The Man Who Went Mad By Mistake

FILMED  January 1966

THE MAN WHO WENT MAD BY MISTAKE was the second THE FBI that I directed. It was the only one of the eleven that I directed in the first two seasons that I have not (so far) included here on my website. RETURN TO TOMORROW, an episode of STAR TREK, was another production I resisted writing about. A year and a half ago on September 7, 2012, after many Comments left on my website decried my omission, I finally did a post for it. In writing about that show I tried to examine why my own feelings about the production had been negative for an episode that had had a profound effect on so many fans – I might add on so many who were YOUNG people.

My favorites of the QM Productions that I directed were THE FUGITIVE and TWELVE O’CLOCK HIGH. THE FUGITIVE ran for four seasons; TWELVE O’CLOCK HIGH for three. THE FBI ran for nine seasons. It was the most successful series that Quinn Martin ever produced. Why the discrepancy between my lesser assessment for my films on that series and their enormous success?

THE MAN… was the first episode of THE FBI that I directed that was photographed by William Spencer. This was several months after our illuminating for me association on TWELVE O’CLOCK HIGH, the series for which Billy won an Emmy for his black and white photography. Because Billy was away filming a pilot for Quinn Martin, the cameraman on SPECIAL DELIVERY, my first THE FBI, had been Harold Wellman. This was also the first film in color Billy and I did together. Billy hated color film. He told me that when he watched television at home, when it was a color show, he would adjust his set and watch it in black and white. I think the remarkable thing about his work in color film is that he lit it as if he was filming in black and white.

By January 1966 I had been directing film for four years and three months. I was aware that I did not have the freedom to make script changes in dialogue on the set, but there were no rules that I had to adhere to the author’s staging. I made it a practice that as I prepared a film, I retained the few instructions for staging that I found useful; all others were scratched out. Here is the script for the ending of the killing of Walter scene:

pocket

You will note that after Tabor took money out of Walter’s pocket, I eliminated “leaving the pockets inside out.” In the preceding scene Greene said, “…He was a hit man in the beginning – a contract killer. Always the same M.O. He made the job look like a hold-up. Took the wallet – pulled the pockets inside out….” Since the inside-out-pocket was not used as a clue by the FBI later in the film, I wanted Tabor to push the pocket back in, deliberately and decisively avoiding any M.O. connection to his past.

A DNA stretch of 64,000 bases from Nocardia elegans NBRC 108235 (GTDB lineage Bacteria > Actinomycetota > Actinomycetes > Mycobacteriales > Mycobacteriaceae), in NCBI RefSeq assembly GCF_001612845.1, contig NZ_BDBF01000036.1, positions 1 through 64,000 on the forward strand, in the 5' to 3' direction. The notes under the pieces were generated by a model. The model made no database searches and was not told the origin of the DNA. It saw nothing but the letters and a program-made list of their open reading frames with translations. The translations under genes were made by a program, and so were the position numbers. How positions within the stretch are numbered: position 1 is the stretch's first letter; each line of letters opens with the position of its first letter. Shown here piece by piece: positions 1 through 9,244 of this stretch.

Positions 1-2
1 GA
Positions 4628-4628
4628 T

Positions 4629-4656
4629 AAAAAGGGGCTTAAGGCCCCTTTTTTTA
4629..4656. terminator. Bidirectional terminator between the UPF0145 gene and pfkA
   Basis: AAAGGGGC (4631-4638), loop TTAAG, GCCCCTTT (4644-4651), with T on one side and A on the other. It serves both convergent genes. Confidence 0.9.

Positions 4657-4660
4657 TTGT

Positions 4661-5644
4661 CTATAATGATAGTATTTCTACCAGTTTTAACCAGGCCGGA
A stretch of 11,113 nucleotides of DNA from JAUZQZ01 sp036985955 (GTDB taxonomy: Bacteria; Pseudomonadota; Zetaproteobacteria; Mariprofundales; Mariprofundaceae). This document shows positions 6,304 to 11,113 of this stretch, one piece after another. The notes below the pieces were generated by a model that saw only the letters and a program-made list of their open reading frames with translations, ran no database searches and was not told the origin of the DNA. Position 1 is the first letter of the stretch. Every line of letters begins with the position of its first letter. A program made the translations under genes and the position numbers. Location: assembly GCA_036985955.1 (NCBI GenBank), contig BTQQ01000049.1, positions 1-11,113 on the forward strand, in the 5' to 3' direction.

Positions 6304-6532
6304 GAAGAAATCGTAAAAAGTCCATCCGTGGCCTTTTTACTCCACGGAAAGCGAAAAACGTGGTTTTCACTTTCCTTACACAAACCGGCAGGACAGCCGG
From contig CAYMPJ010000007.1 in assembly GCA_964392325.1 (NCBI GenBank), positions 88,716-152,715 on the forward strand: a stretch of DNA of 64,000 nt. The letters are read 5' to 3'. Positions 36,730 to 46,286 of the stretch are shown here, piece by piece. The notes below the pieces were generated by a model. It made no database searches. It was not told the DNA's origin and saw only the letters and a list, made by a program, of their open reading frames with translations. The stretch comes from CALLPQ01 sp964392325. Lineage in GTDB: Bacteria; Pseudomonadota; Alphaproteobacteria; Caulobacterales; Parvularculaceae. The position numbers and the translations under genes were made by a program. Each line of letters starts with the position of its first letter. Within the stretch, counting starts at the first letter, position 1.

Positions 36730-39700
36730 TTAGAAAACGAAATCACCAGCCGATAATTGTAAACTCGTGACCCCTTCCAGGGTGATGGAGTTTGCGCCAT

My experience directing “crime” shows was still very limited; there had only been NAKED CITY and ARREST AND TRIAL. But THE FBI was different. For openers the scope was wider – nationwide. And the Bureau was very involved. Two FBI agents were assigned to the production company in Hollywood to provide technical guidance. And the Bureau was very protective of its image. The appearance of actors cast as FBI agents had to adhere to a strict visual formula. I used to joke that they all looked like MCA talent agents, except they weren’t restricted to wearing black suits with slim black neckties. If the Bureau found fault with any actor cast as an agent, that actor would never return to the series. In the crime shows I had directed (and would direct in the future) I always thought the criminals’ scenes were more interesting than those involving the law. On THE FBI there was even more time devoted to the activities of the crime chasers. Many of those scenes were providing exposition information, many were agents questioning people, an incredible number of them were telephone conversations, not the most exciting kinds of scene to stage.

Robert Chapman, the actor cast as special agent Cambria, reporting from the auto transport lot, was a perfect example of the type to play an FBI agent. A decade before he had been in my cast of BELL, BOOK AND CANDLE, a stage production in Gilmor Brown’s Playbox in Pasadena.